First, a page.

On Oct. 7, the Blackhawks announced a trade that had more fans excited about the addition of another draft asset than the NHL players who were swapping jerseys. Chicago sent defenseman Riley Stillman, who didn’t really have a spot/role on the Blackhawks’ blue line, to Vancouver in a cost-cutting move for the Canucks.
In return, the Blackhawks received a second-round pick in the 2024 NHL Draft and veteran center Jason Dickinson.
Dickinson, 27, signed a three-year, $7.95 million deal ($2.65 million AAV) with the Canucks before the 2021-22 season after establishing himself as a valuable, defensive-minded forward in Dallas. The Stars had selected Dickinson with the 29th overall pick in the 2013 NHL Draft and he produced 15 points in 51 games in his final season in Dallas.
The Canucks were hoping Dickinson would help their defense up front. But everything that could go wrong has in Vancouver over the past 18 months, including now two coaches losing their jobs and a list of injuries. Vancouver is an absolute dumpster fire, a rudderless ship that’s trying to figure out its identity.
The Blackhawks, meanwhile, are rebuilding and clearly looking to the future. So, while the second-rounder Chicago received in the deal was the focus at the time, Dickinson becoming a solid contributor in Chicago has made the trade a resounding win for general manager Kyle Davidson.
Last year in Vancouver, Dickinson appeared in 62 games for the Canucks. He registered 11 points (five goals, six assists) and won just 42.6 percent of his faceoffs. He was credited with 66 shots on net and averaged 1:28 per game on the ice short-handed. His season was underwhelming to say the least, but that was part of an epidemic of mediocrity that cost a coach his job in Vancouver last year (sound familiar?).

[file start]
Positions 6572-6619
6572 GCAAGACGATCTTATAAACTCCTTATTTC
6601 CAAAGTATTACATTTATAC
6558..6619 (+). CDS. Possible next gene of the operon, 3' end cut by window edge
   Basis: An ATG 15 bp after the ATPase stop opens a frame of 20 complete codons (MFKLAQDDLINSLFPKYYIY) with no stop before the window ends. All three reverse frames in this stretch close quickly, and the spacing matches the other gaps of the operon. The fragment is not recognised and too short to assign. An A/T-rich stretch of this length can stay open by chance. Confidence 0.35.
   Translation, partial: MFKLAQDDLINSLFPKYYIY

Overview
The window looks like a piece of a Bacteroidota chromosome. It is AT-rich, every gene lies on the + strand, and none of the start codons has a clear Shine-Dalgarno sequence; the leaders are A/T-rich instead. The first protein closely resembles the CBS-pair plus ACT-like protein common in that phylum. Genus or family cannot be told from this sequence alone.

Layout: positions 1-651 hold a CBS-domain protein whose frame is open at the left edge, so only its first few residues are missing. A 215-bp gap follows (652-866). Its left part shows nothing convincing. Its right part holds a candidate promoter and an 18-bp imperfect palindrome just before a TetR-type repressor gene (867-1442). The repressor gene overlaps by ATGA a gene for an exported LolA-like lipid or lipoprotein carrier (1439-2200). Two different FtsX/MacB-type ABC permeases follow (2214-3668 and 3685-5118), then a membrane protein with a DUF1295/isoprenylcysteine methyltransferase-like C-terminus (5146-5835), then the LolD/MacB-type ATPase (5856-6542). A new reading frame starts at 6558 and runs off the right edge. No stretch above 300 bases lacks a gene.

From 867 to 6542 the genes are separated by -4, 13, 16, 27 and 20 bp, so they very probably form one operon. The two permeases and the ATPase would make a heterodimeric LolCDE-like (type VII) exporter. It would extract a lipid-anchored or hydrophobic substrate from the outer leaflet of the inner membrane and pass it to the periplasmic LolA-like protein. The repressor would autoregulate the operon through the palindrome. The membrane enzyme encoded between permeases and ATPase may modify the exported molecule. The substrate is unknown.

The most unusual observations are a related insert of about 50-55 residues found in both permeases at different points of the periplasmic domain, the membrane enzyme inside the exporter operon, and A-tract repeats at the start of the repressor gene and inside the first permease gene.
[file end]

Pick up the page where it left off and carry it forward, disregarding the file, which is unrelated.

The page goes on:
This season in Chicago (thus far), Dickinson has appeared in 41 games and has already passed his point total from last year with 14 (five goals, nine assists). He didn’t make an impact on special teams for the Canucks last year, but has one power play point and three points on the penalty kill this season. He’s already put 52 shots on net and is winning 49.6 percent of his faceoffs.
Dickinson has become an important part of the Blackhawks’ third line, which has been a strong energy source for the team at times this season. His work on the penalty kill has also been noticeable; he’s averaging 2:02 per night on the PK.
Chicago started the season with Dickinson on a line with Sam Lafferty and Philipp Kurashev. That line was one of the Blackhawks’ best in October before injuries opened the door for Kurashev to climb the forward lines. It still seems like when Lafferty and Dickinson have been on the ice together they’ve been able to make something happen.
Dickinson has had 21 high-danger scoring chances this season (according to Natural Stat Trick), which is only two less than Max Domi in 148 fewer minutes of 5-on-5 play. And his four primary assists at even strength as as many as Seth Jones has produced.
He’s also been impactful when his shots get to the net. Dickinson has created nine rebound opportunities this season, which ranks fourth among Blackhawks forwards behind Domi, Kurashev and Andreas Athanasiou.
As we pay a significant amount of attention on the upcoming trade deadline, remembering past trades by Davidson is a useful way to gauge the return he’s looking for in future deals. When he became the permanent general manager, he told us his focus in trades would be draft capital and players who can help the NHL roster now. And, in the deal that brought Dickinson to Chicago, he accomplished both.